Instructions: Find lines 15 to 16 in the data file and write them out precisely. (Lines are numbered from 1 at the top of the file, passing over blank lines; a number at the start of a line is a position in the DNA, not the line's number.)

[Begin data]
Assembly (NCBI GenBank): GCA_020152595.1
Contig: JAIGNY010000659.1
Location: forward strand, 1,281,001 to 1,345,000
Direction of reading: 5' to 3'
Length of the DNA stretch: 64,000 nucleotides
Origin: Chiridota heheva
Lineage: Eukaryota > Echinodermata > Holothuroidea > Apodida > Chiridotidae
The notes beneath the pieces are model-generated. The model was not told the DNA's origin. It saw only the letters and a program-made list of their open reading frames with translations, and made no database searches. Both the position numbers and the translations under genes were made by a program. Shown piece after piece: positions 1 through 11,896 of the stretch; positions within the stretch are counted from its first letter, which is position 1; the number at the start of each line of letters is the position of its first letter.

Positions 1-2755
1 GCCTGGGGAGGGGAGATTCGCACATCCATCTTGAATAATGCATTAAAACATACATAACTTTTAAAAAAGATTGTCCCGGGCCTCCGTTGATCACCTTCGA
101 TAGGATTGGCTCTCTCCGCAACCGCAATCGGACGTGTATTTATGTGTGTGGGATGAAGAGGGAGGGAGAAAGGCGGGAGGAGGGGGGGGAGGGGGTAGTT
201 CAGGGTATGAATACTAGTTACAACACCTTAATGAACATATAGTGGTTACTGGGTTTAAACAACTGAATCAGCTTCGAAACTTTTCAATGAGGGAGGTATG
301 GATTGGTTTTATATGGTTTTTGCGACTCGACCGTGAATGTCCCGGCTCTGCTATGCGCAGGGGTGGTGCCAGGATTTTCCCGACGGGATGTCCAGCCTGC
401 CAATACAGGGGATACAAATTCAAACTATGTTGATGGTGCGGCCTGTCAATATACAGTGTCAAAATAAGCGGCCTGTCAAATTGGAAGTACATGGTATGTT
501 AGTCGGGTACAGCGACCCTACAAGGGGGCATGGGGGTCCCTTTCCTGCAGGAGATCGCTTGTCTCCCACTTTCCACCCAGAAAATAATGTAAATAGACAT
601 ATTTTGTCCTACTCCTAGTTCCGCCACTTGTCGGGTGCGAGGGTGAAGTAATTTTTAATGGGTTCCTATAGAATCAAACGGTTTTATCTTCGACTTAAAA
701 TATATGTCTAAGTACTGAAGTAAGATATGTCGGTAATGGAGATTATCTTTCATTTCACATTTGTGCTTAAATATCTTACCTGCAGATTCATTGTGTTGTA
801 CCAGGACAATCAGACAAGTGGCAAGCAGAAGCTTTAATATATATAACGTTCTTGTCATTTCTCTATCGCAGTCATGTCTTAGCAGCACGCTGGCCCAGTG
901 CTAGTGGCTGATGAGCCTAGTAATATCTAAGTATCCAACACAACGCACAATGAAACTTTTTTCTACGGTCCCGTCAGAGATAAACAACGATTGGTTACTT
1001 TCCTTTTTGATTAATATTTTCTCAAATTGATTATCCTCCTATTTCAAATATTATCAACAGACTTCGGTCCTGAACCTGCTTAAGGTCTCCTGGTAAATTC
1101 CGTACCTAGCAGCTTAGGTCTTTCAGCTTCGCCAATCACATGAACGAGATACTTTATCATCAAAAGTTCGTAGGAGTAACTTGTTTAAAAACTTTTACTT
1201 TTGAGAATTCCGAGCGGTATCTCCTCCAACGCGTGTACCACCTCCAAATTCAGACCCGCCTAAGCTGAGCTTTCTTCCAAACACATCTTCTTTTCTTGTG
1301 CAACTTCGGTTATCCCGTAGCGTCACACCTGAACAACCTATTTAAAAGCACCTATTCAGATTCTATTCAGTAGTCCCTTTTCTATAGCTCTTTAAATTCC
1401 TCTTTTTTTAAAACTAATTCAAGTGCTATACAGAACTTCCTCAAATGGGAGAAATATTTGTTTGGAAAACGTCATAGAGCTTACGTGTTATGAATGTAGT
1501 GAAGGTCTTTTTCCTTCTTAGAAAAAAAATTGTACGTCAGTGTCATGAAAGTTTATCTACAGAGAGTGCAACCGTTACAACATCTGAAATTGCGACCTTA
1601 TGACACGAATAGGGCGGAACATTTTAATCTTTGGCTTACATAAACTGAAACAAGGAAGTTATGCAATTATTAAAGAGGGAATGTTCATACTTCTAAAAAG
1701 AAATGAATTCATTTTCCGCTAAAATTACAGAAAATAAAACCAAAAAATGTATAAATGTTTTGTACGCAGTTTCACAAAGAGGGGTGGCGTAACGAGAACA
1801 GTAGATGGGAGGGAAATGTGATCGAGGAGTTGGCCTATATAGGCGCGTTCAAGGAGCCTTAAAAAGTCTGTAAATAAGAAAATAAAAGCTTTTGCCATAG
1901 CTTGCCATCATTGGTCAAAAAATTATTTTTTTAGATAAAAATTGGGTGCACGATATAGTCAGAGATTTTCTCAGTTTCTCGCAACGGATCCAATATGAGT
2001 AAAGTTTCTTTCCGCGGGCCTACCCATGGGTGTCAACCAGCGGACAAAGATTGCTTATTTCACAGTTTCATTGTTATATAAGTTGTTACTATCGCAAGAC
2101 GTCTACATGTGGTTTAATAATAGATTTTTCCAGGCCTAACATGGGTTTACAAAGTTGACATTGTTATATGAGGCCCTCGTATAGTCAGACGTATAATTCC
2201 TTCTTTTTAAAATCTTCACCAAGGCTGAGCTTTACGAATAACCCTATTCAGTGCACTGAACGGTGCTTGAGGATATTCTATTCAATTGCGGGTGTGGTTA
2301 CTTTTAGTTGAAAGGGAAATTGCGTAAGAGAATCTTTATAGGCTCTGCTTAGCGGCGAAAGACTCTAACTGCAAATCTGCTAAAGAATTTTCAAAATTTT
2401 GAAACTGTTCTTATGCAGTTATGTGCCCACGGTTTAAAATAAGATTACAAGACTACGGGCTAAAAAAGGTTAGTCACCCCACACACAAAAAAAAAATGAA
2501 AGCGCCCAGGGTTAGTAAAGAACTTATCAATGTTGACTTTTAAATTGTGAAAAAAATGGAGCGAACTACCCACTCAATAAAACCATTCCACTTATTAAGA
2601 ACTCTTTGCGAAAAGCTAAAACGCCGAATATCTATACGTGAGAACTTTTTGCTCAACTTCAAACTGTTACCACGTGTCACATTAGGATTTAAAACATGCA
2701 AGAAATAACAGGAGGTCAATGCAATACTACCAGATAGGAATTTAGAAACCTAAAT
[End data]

501 AGTCGGGTACAGCGACCCTACAAGGGGGCATGGGGGTCCCTTTCCTGCAGGAGATCGCTTGTCTCCCACTTTCCACCCAGAAAATAATGTAAATAGACAT
601 ATTTTGTCCTACTCCTAGTTCCGCCACTTGTCGGGTGCGAGGGTGAAGTAATTTTTAATGGGTTCCTATAGAATCAAACGGTTTTATCTTCGACTTAAAA